In summary, none of the prior connector arrangements discussed suggests a cable connector of the type having both a metal shell to which the outer braid of the cable is electrically connected and a thin wall contact shield, which is capable of providing a continuous low resistance electrical ground path from the outer cable conductor all the way to the shield, with no seams and thus optimal electrical properties, and which eliminates the need for a dielectric contact support structure. In all of the prior connectors of the type with which the invention is concerned, the thin wall shield is a discrete structure from the metal shell, and none of the prior connectors includes integral offset teeth arranged to deform the outer braid of the cable and thereby minimize the resistance of the braid-to-shell interface while at the same time minimizing stress on individual wires within the cable.
It is accordingly an objective of the invention to provide an electrical connector having a continuous low resistance ground path from the outer braid of an electrical cable to a shield of the connector.
It is also an objective of the invention to provide an electrical connector of the type having a metal shell to which the outer braid of a multiple wire cable is electrically connected and a thin wall front shield with polarizing properties surrounding the connector contacts, and yet which provides a continuous seamless ground path from the cable termination to the front shield and reduced EMI/RF leakage at the interface between the front shield and the metal shell.
It is a further objective of the invention to provide an arrangement for terminating an outer braided conductor of a multiple wire cable to a metal shell having low resistance and which minimizes stresses on the wires in the cable.
It is a still further objective of the invention to provide an electrical connector for a multiple wire cable surrounded by a braided shield, in which the electrical shielding continuity and strain relief properties of the shell are improved without the need for a clamp ring, staple, clamp, or foil.
It is yet another objective of the invention to provide an electrical connector of the type having a metal shell to which the outer braid of a cable is terminated, and a relatively thin wall metal shield surrounding the contacts, and in which establishment of the ground path from the cable braid to the front shield is accomplished by simply fastening a cover to a base portion of the connector, without the need to separately assemble the shield to the metal shell or to use a cable terminating clamp or other cable gripping member.
In addition, it is an objective of the invention to provide a simplified contact structure for an electrical connector in which the need for a dielectric contact supporting structure is eliminated.
Finally, it is also an objective of the invention to provide a shielded electrical connector which can easily be customized to accommodate different sizes of cable while providing improved electrical connection to the outer braid of the cable and without unduly straining individual wires of the cable.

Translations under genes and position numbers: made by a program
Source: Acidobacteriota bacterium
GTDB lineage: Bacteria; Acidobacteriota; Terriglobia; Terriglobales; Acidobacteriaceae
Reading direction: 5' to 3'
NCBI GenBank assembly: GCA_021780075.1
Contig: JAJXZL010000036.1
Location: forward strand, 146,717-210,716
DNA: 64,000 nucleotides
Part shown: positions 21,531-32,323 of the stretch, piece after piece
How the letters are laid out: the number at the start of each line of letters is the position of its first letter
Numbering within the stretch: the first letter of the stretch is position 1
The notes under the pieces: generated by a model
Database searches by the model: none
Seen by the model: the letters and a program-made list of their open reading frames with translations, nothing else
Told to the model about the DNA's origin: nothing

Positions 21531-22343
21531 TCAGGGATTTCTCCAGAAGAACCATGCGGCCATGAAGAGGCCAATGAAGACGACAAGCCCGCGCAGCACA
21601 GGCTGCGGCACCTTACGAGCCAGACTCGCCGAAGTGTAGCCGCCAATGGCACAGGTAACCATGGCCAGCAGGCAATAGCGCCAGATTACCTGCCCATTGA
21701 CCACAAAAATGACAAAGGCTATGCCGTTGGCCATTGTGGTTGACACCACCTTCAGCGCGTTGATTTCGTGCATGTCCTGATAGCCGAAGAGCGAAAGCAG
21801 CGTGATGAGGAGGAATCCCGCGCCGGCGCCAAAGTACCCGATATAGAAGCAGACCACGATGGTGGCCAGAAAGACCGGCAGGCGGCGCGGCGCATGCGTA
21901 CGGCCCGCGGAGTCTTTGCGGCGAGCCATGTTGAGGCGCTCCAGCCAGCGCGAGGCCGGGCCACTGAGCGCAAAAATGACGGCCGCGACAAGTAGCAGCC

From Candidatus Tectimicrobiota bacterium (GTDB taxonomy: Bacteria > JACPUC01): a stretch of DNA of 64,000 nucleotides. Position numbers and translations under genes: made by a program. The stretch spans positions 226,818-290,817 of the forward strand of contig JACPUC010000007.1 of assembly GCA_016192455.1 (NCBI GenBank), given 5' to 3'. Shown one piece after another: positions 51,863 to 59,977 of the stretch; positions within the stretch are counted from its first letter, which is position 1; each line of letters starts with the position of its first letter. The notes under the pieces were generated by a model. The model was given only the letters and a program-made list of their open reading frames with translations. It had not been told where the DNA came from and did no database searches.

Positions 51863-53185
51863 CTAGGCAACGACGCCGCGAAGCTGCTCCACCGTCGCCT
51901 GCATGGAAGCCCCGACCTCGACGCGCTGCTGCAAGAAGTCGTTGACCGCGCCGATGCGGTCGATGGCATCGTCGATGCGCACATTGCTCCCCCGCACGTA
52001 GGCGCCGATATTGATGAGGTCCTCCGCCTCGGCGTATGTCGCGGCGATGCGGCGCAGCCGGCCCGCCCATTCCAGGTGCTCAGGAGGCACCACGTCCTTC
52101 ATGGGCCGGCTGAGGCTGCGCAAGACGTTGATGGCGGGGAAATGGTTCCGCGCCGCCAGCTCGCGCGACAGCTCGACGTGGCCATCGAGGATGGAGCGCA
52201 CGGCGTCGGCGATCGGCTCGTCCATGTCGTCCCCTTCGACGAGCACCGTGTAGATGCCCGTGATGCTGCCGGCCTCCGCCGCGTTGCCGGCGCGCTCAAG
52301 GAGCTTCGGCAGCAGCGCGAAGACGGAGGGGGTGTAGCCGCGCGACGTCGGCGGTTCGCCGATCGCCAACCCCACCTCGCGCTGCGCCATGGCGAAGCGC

These objectives are achieved, in accordance with the principles of various preferred embodiments of the invention, by providing a shielded connector having a housing made up of a die cast base and cover, and an integral polarizing-type thin wall front shell rather than a separate front shell, by modifying the braid termination structure of the conventional shielded multiple conductor connector by adding offset braid and cable gripping teeth cast to a predetermined dimension in the base and cover, and by providing integral support structures for a circuit board to which the wires of the cable are directly soldered and which extends through an opening between the shell and front shield to form a mating contact grid.
Not only does this structure achieve the advantages of improved shielding continuity between the cable braid and the front shell while at the same time simplifying assembly of the connector, but because the front shield is integral with the metal shell and the dielectric contact support structure is eliminated, the overall profile of the backshell and connector can be reduced. By providing cable deforming gripping teeth, in the form of horizontal ribs in the base and cover having cable deforming edges rather than ribs which merely press against the cable braid, the invention completely eliminates the need for a copper foil of the type depicted in the '415 patent, reduces stresses on wires entering the shell, and yet enables cables of differing sizes to easily be accommodated simply by varying the dimensions of the teeth and size of the opening as necessary, using a fixture with adjustable-in-height cable grip teeth to predetermine the best dimension between the ribs in the housing and cover.